Such shining moments are quickly forgotten with the author's inability to put forth a respectable effort into his studies and his seemingly continual embarrassment of himself and his family. Due to his class clown tactics and constant ditching of school, Agee and his accomplice Peter Vogul were put on trial by Communist party members (Agee 205). Because of their fathers' respective positions in the Party, the boys were evaluated for their social and academic transgressions, as well as their ability (or lack thereof) to reform. According to Agee, conferences with the parents and Party members, as well as apologies had saved the young boys from any severe punishments or Party exclusion. Following this evaluation, the peer‑run FDJ had also investigated the behaviors and allegiances of Joel and Peter, in hopes to “ determine [their] right to continued membership in the organization” (Agee 208). Despite Joel's own mental critique of the members of the FDJ—“How self-important they looked!”—he replied, convincingly nonetheless, that he truly wanted to continue his membership in the FDJ (Agee 209).

Joel's immaturity and lack of direction continued even as he aged, playing hooky with his childhood friend Ralle in Trade School for Masons, and drinking irresponsibly while working in a Shipyard in Warnemunde (Agee 296). As Joel grew older, the situation at home became strained. Frau Messiner, Bodo's illicit lover, had gotten pregnant and thus threatened the stability and trust between Bodo and Alma (Agee 306). Because of the affair and Bodo's unwillingness to stop seeing Frau Messiner, Alma decided to return to her home country of America with Stefan and Joel (Agee 315). Joel, far from being disappointed, saw this sojourn as a Deus ex Machina of sorts. He writes, “ To start a new life unencumbered by my long string of failures—in America where no one would know me! This was nothing less than a complete reprieve” (Agee 315). Once again, Joel is somewhat selfish in his desires to go to America, stating:

But if someone had persuaded me that only in the Soviet Union or in the DDR, for that matter, and never in any capitalist country, could I find a woman to love, or accomplish something worthwhile in the eyes of the world—then I would have felt obliged to let Alma and Stefan go without me. (Agee 315).

The memoir ends suddenly with the imagery of a train carrying Alma and Joel (with the intention to meet Stefan in America) departing from Bahnhof Friedrichstrasse, leaving behind a handful of friends and twelve years of German livelihood.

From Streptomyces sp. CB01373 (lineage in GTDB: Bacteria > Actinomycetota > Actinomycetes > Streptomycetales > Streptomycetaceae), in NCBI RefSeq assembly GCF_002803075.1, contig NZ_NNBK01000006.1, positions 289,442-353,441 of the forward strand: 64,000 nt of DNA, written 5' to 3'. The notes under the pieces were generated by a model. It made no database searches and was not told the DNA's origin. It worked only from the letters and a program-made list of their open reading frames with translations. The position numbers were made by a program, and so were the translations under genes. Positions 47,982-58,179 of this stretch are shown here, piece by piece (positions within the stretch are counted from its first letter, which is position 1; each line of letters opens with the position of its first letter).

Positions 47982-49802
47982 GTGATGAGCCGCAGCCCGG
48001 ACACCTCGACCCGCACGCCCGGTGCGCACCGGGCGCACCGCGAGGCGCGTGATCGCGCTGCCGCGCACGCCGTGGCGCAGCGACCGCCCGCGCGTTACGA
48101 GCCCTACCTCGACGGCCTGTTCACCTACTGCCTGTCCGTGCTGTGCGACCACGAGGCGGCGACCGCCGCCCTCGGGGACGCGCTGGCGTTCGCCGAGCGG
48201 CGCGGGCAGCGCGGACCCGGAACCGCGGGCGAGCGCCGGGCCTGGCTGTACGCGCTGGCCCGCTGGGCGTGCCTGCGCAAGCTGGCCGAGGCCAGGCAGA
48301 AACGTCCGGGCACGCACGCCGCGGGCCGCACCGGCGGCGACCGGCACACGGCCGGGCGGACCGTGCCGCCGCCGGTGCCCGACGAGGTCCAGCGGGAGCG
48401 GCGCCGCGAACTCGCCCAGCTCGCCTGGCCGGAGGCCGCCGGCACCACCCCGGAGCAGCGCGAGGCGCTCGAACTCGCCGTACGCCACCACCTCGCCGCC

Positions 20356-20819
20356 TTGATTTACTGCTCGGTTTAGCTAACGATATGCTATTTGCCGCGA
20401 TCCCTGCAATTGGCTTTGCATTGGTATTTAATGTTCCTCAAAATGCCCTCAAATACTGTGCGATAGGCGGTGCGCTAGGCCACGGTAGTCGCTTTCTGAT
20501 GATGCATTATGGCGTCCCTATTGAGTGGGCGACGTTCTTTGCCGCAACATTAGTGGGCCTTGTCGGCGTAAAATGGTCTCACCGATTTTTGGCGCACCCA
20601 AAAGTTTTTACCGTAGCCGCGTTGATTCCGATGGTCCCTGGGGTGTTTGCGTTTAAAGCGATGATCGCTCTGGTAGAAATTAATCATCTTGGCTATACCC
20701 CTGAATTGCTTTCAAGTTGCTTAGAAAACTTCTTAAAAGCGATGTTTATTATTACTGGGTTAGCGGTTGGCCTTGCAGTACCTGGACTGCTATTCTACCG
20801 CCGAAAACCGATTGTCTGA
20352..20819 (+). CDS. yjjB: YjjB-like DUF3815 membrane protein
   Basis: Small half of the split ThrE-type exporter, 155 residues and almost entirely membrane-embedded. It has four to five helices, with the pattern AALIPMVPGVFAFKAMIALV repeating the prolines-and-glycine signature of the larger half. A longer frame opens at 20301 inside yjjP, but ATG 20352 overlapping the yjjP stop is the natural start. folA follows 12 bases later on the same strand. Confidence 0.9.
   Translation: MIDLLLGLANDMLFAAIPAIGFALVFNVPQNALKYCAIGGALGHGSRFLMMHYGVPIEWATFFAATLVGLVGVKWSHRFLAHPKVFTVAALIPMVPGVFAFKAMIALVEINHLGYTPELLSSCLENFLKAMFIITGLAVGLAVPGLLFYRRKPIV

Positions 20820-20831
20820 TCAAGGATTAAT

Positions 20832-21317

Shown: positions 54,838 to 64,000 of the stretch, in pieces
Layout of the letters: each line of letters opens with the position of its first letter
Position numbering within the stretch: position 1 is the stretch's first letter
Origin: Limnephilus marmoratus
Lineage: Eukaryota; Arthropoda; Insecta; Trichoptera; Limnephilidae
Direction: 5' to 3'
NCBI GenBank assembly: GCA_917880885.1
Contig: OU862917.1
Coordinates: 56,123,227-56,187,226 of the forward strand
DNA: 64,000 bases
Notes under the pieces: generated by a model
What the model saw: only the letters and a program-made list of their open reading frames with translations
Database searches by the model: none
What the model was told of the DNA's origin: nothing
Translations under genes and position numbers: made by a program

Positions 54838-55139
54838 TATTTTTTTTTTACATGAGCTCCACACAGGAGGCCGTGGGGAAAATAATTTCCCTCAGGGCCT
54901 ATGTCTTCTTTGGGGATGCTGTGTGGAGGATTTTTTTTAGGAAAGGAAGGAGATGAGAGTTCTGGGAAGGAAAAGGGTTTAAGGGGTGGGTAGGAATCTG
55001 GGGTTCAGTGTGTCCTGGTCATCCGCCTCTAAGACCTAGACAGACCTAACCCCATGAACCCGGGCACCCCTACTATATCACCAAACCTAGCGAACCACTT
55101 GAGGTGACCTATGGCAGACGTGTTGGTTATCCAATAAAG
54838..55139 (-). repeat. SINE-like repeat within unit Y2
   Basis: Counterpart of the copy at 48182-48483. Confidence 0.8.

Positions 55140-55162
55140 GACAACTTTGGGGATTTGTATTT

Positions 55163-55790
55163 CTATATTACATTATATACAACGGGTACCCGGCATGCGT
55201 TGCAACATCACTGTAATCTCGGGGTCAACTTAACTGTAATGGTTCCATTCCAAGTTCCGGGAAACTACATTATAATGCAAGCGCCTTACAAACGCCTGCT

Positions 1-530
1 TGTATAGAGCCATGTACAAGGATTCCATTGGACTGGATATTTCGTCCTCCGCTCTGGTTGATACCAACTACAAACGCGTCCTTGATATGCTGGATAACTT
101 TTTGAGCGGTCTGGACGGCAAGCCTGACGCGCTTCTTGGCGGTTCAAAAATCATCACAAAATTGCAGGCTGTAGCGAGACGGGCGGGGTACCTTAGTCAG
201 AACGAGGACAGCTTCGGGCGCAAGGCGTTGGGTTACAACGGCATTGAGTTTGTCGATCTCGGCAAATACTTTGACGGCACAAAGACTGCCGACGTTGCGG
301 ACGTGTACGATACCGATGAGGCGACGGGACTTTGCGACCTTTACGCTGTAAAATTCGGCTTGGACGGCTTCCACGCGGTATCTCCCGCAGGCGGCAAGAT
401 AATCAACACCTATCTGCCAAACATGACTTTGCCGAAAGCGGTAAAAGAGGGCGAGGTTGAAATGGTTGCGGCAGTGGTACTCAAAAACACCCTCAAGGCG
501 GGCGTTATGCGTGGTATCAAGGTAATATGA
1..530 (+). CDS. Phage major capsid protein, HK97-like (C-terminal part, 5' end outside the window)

In a New York Times book review, a critic of Agee's memoir states, “ the fact of the book is so remote from the events described in its contents that it seems completely disconnected …and one gets the feeling that [Agee's] troubles would have been the same had he spent those years anywhere else in the world” (Lehmann-Haupt 2). Another Times book review has the critic boasting a similar opinion of Agee's book, stating “ Twelve Years is not a story of politics, and if the somewhat catchpenny subtitle were dropped altogether, what would be left is what really lies at the book's heart; namely, the account of a young man growing up in a rather unremarkable manner…” (Richardson 1). In accordance with these pundits, it would seem that the historical events and social reform taking place in East Germany and the world during Agee's twelve years of living them were merely static, blending unnoticeably into the background of a life characterized by day-to-day occurrences. While Joel's doubts as to his own inadequacies of speech in the presence of adults may provide a reason for his aloofness, and his occasional orientation with current events may offer comfort to those who believe Joel had little understanding of world affairs, the inevitable argument remains that the author simply took for granted the experiences he had lived through.

Bibliography and Links (back to top)(links last checked 12/x/08)

Book Reviews

  • Richardson, Jack. “Growing Up German.” (Book Review) The New York Times. 26 April 1981.